Alumna says it’s OK to break from traditional career paths

Marjorie S. Miller
November 03, 2016

UNIVERSITY PARK, Pa. — Sara Shaffer, a 2011 kinesiology graduate from the College of Health and Human Development, didn’t follow a traditional career path after graduating. A successful manager and director in the health care system, Shaffer recently shared with kinesiology students at Penn State that it’s okay to follow a different path than peers, and to look outside the classroom to discover passions.

This was Shaffer’s message during Melissa Bopp’s public health class, KINES 426, as part of the Department of Kinesiology’s Alumni in the Classroom program.

Shaffer shared with students that it was her out-of-the-classroom experiences during college, including volunteer work and internships, that helped her realize what she wanted to do.

“The Alumni in the Classroom series was not around when I was a student, and now being on the other side, I think it is certainly one of the most beneficial events a current student could attend,” she said. “The program allows alumni to tell their story, not only about their post-graduate life, but their time at Penn State and how their experiences, whether in the classroom or extra-curricular, helped them to get where they are.

"I think the series is incredibly beneficial to everyone, but especially to those who are unsure of what kind of career they want.”

While in college, Shaffer interned at the State College YMCA and The Village at Penn State, and volunteered with a variety of physical therapy programs and on- and off-campus organizations, including Kinesiology Club and the American College of Sports Medicine. Shaffer originally thought she would pursue physical therapy as a career, but through her volunteer work and internships, she decided that path wasn’t for her.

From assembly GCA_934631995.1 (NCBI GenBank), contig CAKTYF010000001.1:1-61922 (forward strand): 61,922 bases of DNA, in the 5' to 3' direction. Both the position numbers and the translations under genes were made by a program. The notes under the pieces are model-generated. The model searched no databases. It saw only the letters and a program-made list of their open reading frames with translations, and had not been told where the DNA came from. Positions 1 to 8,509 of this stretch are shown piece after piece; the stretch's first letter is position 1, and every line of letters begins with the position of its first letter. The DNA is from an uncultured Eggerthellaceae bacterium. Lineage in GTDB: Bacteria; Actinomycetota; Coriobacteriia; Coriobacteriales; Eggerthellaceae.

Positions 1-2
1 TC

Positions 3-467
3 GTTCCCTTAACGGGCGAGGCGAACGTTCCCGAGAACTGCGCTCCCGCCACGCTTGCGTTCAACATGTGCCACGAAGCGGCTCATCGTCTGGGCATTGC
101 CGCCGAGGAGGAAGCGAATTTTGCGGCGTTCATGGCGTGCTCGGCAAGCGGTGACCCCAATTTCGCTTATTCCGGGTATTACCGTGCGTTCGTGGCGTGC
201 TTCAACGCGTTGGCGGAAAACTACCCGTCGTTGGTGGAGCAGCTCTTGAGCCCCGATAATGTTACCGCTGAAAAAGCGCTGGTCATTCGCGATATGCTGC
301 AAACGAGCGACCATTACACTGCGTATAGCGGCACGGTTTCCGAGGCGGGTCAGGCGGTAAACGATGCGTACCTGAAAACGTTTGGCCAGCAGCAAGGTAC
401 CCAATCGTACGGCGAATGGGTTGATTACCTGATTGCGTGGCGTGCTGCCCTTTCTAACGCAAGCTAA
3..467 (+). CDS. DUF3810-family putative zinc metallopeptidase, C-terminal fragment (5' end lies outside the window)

Today Shaffer manages the day-to-day outpatient practice operations of the internal medicine residency program at the University of Pennsylvania Health System in Philadelphia, Pennsylvania. 

Shaffer’s job also includes creating, implementing and maintaining resident and preceptor scheduling for more than 135 people, assisting with educational leadership of the resident clinic, managing resident and faculty evaluations, and creating the logistics of rotations and conferences, plus a variety of other duties.

“Being able to share my experiences while at Penn State and what my life has been like post-graduation was incredibly humbling,” Shaffer said. “The most enjoyable part for me was being able to tell my story, which is that I did not follow the traditional path of physical therapy, which most students in my major do, and it led me to a career I love that I wouldn't have known about otherwise. I hope that in some way I was able to convey to them that it is okay to be different and to not follow the norm.

Allison Hedin, a kinesiology senior in the Movement Science Option, found Shaffer’s presentation to be meaningful because it brought to light the importance of shadowing or talking to someone in a certain field or career before settling for that path.

“Sara wanted to attend physical therapy school, but when she actually had an experience with physical therapy sessions, she was drawn away from it because she realized it was not for her,” Hedin said.